Protesters In Hong Kong Win, Extradition Bill Is Withdrawn
NOEL KING, HOST:
After months of protests in Hong Kong, the territory's chief executive, Carrie Lam, announced today that she is withdrawing the controversial extradition bill that set off the protests in the first place. She made this announcement in a video address.
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CARRIE LAM: The government will formally withdraw the bill in order to fully allay public concerns.
KING: NPR's Emily Feng is following this story from Beijing. Hey, Emily.
EMILY FENG, BYLINE: Hi.
KING: So this is a big turnaround? How much of a surprise is it?
FENG: It is. It is a big surprise, especially given recent reporting that Carrie Lam was actually not in control over who made the final decision on whether to withdraw the bill. All of a sudden, today her press office released this video saying that they wanted to stop violence and restore rule of law and social order in Hong Kong. In the video that you just played, Lam said that Hong Kong had become an unfamiliar place for her, as protests have gotten more violent, and she was finding a way forward to establish common dialogue.
KING: Well, this makes me very curious - what you just said makes me curious about Carrie Lam's motive and whether or not this was an order given to her by China. China has a tremendous amount of pull in Hong Kong. They've been very upset about these protests. Do we get the sense that someone told her to do this?
FENG: We have no independent confirmation that that was the case. Reuters came out with a report earlier this week, though, with an audio recording from Lam herself, in which she seems to insinuate that she wanted to resign, but Beijing told her not to and that Beijing is the one calling the shots behind the extradition bill, not her.
KING: That's interesting. You just got back from Hong Kong. You were reporting on some of the most violent street protests. Do you get the impression, based on the people that you've talked to who are out in the streets, that this is going to end the protest movement once and for all, which is what China really wants?
FENG: No, it won't. Protests will almost certainly go forward. They may not be as violent as they were last weekend. But the issue is that protesters have been calling for five demands, not one less. And one of those demands certainly was withdrawal of the extradition bill. That was also the easiest demand to meet. They're also asking for an independent police inquiry into brutality from protests - from police against protesters. They're asking for direct elections. They're asking that all criminal charges be dropped against protesters who have been arrested.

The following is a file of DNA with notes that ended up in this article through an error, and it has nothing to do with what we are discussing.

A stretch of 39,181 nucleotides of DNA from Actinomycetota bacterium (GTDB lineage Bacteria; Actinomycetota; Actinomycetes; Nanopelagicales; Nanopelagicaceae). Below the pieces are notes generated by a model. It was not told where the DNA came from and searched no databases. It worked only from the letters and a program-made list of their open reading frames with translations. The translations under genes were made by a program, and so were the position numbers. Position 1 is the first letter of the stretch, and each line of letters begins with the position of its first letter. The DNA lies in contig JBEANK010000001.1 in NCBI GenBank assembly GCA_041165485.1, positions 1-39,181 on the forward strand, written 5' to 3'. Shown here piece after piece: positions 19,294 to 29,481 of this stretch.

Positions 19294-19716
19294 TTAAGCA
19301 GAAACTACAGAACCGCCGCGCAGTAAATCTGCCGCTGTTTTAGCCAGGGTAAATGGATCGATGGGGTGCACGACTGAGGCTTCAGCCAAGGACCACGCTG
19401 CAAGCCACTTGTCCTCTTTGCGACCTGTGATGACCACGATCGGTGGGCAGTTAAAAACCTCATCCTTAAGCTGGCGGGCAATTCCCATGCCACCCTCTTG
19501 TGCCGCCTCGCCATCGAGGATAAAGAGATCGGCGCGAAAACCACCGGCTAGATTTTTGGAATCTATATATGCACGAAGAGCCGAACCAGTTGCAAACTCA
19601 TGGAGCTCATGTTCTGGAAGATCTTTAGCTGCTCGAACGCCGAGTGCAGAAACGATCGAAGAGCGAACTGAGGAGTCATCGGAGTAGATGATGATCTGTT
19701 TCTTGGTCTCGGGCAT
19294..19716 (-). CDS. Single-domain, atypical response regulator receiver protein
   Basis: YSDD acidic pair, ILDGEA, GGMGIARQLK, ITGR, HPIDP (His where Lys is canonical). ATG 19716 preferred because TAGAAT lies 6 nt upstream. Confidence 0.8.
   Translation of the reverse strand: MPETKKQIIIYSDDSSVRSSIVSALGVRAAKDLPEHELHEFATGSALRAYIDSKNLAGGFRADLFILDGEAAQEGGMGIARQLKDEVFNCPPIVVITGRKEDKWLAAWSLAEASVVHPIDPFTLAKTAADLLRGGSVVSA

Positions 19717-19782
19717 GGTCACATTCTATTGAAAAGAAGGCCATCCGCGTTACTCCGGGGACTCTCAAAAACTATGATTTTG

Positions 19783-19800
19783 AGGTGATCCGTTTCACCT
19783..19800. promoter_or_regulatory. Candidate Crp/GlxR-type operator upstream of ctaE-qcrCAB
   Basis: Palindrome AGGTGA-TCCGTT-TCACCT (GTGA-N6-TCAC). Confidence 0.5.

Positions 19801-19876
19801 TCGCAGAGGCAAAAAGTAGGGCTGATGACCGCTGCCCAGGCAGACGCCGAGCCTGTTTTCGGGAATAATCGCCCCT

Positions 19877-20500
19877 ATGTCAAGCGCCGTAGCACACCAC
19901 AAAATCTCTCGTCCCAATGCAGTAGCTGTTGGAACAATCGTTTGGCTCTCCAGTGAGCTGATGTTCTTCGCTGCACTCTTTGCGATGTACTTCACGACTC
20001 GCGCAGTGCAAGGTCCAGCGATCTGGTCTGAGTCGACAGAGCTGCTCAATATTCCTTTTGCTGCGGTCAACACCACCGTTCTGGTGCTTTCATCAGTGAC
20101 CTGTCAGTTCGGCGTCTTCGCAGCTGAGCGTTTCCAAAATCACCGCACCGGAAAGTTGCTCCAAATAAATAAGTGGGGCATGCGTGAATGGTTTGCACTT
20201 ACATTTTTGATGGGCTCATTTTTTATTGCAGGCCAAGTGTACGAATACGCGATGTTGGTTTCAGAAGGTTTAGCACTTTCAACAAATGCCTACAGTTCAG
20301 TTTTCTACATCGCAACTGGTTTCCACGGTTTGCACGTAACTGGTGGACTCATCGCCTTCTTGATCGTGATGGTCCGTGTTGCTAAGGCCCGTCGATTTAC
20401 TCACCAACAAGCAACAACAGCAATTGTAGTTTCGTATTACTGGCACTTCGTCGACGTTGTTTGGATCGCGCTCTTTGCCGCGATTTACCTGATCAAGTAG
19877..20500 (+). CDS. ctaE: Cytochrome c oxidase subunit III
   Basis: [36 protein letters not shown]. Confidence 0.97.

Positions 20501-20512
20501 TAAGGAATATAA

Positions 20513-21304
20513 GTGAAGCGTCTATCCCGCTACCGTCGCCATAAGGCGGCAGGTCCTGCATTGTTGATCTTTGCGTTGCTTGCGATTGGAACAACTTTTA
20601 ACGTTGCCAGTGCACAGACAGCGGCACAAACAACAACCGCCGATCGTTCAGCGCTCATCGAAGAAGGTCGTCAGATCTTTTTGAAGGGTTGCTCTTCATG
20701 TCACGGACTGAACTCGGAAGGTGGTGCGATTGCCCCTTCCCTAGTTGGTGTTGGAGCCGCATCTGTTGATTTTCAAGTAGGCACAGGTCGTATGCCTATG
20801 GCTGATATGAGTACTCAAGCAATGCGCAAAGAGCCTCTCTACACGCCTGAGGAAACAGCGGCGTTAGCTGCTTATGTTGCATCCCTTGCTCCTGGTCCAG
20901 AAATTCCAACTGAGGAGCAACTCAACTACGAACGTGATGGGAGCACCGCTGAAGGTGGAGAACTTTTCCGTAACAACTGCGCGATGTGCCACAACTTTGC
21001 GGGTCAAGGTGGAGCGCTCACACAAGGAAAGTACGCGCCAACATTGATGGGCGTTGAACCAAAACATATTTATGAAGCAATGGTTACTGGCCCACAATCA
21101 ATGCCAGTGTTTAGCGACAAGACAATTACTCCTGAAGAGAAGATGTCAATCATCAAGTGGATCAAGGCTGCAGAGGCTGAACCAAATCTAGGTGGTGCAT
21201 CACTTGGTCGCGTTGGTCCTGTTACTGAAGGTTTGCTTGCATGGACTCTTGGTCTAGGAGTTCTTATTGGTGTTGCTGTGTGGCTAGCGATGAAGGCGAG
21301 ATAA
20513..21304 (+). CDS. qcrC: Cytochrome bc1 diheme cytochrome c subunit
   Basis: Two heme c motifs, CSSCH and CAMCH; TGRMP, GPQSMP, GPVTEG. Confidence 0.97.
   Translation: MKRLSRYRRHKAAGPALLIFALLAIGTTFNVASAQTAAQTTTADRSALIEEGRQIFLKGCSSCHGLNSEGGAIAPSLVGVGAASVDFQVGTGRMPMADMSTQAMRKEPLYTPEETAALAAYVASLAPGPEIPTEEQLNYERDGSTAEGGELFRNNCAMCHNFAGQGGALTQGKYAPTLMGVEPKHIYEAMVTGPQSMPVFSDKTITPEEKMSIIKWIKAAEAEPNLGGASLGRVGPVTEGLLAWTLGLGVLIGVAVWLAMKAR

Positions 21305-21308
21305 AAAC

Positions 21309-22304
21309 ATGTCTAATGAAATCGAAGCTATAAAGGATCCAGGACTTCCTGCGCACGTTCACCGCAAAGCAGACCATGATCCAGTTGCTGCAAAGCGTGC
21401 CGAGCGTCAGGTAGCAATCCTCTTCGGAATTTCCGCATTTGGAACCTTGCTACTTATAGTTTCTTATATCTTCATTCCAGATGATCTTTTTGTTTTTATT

And among those four other remaining charges beyond the extradition bill, Carrie Lam said in the video today that she would appoint two new members to an existing police inquiry body, but that she would not honor the request for an independent body and that she definitely could not withdraw criminal charges against protesters who were arrested because that would be breaking the rule of law.
KING: So the protesters have gotten some of what they want, and they have not gotten everything that they want. Do you think the protesters are dug in, at this point, enough to continue in a vein that's become violent over the past couple of weeks?
FENG: Well, protesters have been communicating over things like Telegram, the encrypted social media messaging app, and over other various Internet forums. And one of the most commonly circulated responses to Carrie Lam's video today has been, this is too little too late. In fact, one of the messages that has gone viral has been, if Carrie Lam withdraws, let's immediately organize a peaceful protest.
Joshua Wong, who is a very famous Hong Kong pro-democracy activist, tweeted today that Carrie Lam's actions to withdraw the bill are, quote, "too little too late. Her response comes after seven lives sacrificed and 1,200 protesters arrested." So there's still a lot of momentum from protesters to bring their grievances out into the street until their four remaining demands are addressed.
KING: Interesting, though, still calling for peaceful protests. I wonder, Emily, do you have a sense of what China's next move is if the protests do continue? I mean, a concession has been given. If people come out in the streets anyway, does China have a move here?
FENG: Over the weekend, when protests got more violent, Chinese state media, which is controlled by the Communist Party in China, vociferously pushed Lam to push - to approve what's called the Emergency Ordinance Regulation (ph). It's a British colonial law that lets Lam, as chief executive, pass any rule she thinks is in the public interest. And so that would give her more - a stronger legal tool to shut down the messaging apps that protesters have been using to organize and adopt more draconian methods to stop protesters.
So that's something Beijing has been pushing Carrie Lam to do, and it's something that she has on the table, and she said last week that that's something that she is considering.
KING: NPR's Emily Feng in Beijing. Emily, thanks so much.
FENG: Thank you.
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